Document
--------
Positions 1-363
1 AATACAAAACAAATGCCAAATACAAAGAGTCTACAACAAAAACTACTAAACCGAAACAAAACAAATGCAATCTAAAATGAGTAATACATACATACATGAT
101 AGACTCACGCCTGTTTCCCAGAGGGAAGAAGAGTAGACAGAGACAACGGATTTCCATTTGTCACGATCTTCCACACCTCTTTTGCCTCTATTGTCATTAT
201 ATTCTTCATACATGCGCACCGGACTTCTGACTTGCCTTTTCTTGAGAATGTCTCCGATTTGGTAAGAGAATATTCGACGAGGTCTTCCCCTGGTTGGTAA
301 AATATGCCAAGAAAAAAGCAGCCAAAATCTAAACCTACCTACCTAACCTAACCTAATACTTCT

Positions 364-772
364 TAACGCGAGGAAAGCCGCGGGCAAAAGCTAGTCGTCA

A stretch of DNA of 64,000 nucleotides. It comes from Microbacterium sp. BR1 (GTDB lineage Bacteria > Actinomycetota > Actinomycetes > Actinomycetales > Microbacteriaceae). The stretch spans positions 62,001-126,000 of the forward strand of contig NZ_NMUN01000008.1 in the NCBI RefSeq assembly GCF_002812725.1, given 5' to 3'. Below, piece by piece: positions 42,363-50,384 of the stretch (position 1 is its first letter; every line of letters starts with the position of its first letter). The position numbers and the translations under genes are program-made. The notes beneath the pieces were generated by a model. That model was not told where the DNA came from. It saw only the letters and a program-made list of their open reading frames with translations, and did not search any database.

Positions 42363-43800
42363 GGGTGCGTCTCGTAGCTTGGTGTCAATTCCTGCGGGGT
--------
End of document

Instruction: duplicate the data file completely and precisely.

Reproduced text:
Positions 1-363
1 AATACAAAACAAATGCCAAATACAAAGAGTCTACAACAAAAACTACTAAACCGAAACAAAACAAATGCAATCTAAAATGAGTAATACATACATACATGAT
101 AGACTCACGCCTGTTTCCCAGAGGGAAGAAGAGTAGACAGAGACAACGGATTTCCATTTGTCACGATCTTCCACACCTCTTTTGCCTCTATTGTCATTAT
201 ATTCTTCATACATGCGCACCGGACTTCTGACTTGCCTTTTCTTGAGAATGTCTCCGATTTGGTAAGAGAATATTCGACGAGGTCTTCCCCTGGTTGGTAA
301 AATATGCCAAGAAAAAAGCAGCCAAAATCTAAACCTACCTACCTAACCTAACCTAATACTTCT

Positions 364-772
364 TAACGCGAGGAAAGCCGCGGGCAAAAGCTAGTCGTCA

A stretch of DNA of 64,000 nucleotides. It comes from Microbacterium sp. BR1 (GTDB lineage Bacteria > Actinomycetota > Actinomycetes > Actinomycetales > Microbacteriaceae). The stretch spans positions 62,001-126,000 of the forward strand of contig NZ_NMUN01000008.1 in the NCBI RefSeq assembly GCF_002812725.1, given 5' to 3'. Below, piece by piece: positions 42,363-50,384 of the stretch (position 1 is its first letter; every line of letters starts with the position of its first letter). The position numbers and the translations under genes are program-made. The notes beneath the pieces were generated by a model. That model was not told where the DNA came from. It saw only the letters and a program-made list of their open reading frames with translations, and did not search any database.

Positions 42363-43800
42363 GGGTGCGTCTCGTAGCTTGGTGTCAATTCCTGCGGGGT